Australia Looks to Increase Aid to Ukraine Following Russian Bombing

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The Australian government has indicated it may send military staff to Europe as part of an increase in military aid for Ukraine as it continues to push back against Russia’s military aggression.

Deputy Prime Minister and Defence Minister Richard Marles told Sky News Australia on Oct. 11 that the government was considering what more could be done to help Ukraine, with the possibility of sending military forces to Europe to help train Ukrainians on the table.

“We’re talking with Ukraine about the best ways in which we can support them over the long-term,” Marles said. “The objective of those countries supporting Ukraine is to make sure that Ukraine is in a position to resolve the end of this conflict on its own terms because the unprovoked aggression of Russia against Ukraine is just not a proposition that can be allowed to stand, and that means we need to be with Ukraine over the long-term.”

While the deputy prime minister noted that the government was looking at offering training resources to Ukraine, he also said that the government was looking for what would be most impactful in the long-term.

“We just need to work out, obviously, what we can do, but what we can do in a way which gives the best bang for buck and actually does support Ukraine over the long-term,” he said.

Russia Initiates Largest Bombing Campaign Since the Start of the Conflict

The consideration of providing extra military resources to Ukraine comes as Russia has initiated the largest bombing campaign since the beginning of the conflict on Tuesday, with bombs hitting Kyiv, Lviv, Kharkiv and other areas.

Marles has condemned the bombing, calling it an appalling act by Russia in a press conference on Oct. 11.

“What’s really clear is that these strikes have been done with complete indifference to civilian populations. They’ve been directed at population centres in Kyiv and other parts of Ukraine,” he said.

“I was with the Ukrainian Ambassador yesterday when the news broke about these strikes, and the heartbreak was palpable. So what this says to us is that this is going to be a protracted conflict, and we need to be making sure that we are able to stand with Ukraine over the long term so that we can put Ukraine in a position where they can resolve this conflict on their own terms.”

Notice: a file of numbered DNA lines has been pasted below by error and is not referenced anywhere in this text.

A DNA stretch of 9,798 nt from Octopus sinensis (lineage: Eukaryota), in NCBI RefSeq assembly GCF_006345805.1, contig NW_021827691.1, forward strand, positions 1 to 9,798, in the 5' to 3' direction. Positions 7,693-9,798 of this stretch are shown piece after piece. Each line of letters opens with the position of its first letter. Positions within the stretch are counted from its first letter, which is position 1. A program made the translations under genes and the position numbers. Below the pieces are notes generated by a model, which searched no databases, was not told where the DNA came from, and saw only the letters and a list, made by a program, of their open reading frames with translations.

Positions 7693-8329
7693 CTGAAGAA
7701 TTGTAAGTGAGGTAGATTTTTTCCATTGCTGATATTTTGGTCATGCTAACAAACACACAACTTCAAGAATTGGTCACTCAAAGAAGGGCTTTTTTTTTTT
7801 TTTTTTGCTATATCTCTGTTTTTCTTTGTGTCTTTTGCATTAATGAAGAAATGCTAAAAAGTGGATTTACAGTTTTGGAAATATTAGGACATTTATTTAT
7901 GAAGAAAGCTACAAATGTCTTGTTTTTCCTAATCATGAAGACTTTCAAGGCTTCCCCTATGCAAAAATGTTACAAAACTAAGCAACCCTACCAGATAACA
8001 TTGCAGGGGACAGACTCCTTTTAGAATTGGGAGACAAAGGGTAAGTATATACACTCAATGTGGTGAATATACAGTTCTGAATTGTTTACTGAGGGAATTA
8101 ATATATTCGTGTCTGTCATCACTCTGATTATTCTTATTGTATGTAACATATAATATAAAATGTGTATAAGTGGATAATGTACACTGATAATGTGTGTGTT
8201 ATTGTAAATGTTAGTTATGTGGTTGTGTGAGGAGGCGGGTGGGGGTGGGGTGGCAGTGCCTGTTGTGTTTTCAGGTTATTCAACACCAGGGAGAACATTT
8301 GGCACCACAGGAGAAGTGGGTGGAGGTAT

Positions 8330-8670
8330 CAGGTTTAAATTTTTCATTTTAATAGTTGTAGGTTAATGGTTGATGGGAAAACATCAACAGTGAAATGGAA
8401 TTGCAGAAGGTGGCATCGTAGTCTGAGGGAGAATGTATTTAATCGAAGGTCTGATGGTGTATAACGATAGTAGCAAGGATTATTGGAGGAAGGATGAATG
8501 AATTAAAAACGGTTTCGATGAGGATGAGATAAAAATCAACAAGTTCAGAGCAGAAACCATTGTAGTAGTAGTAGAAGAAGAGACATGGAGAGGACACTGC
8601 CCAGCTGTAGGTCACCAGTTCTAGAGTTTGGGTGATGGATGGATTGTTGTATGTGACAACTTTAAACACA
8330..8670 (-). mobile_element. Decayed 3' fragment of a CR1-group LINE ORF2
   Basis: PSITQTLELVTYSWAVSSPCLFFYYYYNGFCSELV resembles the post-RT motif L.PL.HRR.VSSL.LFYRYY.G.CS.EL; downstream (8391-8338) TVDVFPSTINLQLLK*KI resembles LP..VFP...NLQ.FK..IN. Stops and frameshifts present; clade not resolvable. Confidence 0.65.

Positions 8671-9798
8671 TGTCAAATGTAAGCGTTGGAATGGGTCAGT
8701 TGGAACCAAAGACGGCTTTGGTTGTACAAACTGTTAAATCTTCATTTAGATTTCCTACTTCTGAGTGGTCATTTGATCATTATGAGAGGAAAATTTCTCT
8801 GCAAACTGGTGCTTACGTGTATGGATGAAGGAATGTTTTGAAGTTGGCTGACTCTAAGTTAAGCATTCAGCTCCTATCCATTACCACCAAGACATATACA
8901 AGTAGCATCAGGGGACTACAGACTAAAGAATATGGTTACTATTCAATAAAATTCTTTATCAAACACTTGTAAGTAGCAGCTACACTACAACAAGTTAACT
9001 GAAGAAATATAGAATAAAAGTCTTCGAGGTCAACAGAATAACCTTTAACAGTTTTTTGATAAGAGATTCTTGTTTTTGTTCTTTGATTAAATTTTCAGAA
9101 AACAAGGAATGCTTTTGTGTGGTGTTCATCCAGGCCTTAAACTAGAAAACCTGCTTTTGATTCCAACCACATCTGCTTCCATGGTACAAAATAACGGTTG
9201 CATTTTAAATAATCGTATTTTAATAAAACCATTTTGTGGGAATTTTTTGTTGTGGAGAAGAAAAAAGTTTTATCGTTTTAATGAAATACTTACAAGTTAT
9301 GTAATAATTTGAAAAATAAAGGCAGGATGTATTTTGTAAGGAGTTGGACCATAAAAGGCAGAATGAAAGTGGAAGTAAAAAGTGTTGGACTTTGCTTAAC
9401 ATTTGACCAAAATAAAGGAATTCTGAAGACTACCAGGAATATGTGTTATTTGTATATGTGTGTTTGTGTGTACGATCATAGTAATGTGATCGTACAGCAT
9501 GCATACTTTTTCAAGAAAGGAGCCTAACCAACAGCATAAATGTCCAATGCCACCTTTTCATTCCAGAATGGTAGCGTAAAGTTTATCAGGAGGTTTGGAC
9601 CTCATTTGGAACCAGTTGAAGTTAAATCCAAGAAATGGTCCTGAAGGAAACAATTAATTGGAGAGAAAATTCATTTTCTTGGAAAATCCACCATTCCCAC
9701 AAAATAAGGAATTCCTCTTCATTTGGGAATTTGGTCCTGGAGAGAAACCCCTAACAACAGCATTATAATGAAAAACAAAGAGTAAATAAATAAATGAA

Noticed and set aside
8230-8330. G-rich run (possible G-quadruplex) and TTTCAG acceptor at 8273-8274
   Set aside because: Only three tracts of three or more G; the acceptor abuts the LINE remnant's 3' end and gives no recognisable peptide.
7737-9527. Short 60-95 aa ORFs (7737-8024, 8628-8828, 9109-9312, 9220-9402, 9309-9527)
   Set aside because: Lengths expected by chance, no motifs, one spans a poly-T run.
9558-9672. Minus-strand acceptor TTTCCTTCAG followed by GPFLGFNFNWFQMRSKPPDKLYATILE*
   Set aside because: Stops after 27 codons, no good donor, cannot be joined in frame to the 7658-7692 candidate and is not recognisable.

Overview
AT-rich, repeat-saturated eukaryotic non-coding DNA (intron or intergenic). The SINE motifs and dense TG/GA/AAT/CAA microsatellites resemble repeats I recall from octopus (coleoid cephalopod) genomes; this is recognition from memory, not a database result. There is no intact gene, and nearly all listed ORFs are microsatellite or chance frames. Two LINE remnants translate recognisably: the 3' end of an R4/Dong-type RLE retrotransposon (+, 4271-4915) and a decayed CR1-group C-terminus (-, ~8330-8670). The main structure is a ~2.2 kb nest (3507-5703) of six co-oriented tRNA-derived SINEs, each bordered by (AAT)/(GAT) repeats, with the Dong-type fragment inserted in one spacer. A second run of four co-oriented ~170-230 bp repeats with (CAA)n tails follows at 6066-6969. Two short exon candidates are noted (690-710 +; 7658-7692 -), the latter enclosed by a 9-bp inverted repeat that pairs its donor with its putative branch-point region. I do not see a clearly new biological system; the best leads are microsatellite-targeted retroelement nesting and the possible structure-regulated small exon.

Australian Aid to Ukraine Continues to Grow

Australia has provided one of the largest contributors of aid to the Ukrainian war effort of any non-NATO member country.

Currently, the Department of Foreign Affairs and Trade states that Australia’s military aid to Ukraine now totals $388 million (US$243 million). This included 60 Bushmasters and 28 M113AS4 Armoured Vehicles. The Ukrainians have praised the Bushmasters calling them a great asset in the field.

Additionally, Australia has provided $65 million in humanitarian assistance, $32.6 million of coal supplies to support Ukraine’s energy security, and $8.7 million to assist Ukraine’s Border Guard Service to upgrade border management equipment, improve cyber security and enhance border operations.

A further $1.68 million was also provided for radiation detection/protection equipment through the International Atomic Energy Agency to help ensure the safe and secure operation of nuclear facilities, and $200,000 to the Organisation for the Prohibition of Chemical Weapons to help protect against chemical attacks.

The Australian government has also given duty-free access for Ukrainian imports to Australia and prioritised visa applications from Ukrainian nationals with 8,500 visas to Ukrainians being granted since Feb. 23.

Victoria Kelly-Clark

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Victoria Kelly-Clark is an Australian based reporter who focuses on national politics and the geopolitical environment in the Asia-pacific region, the Middle East and Central Asia.





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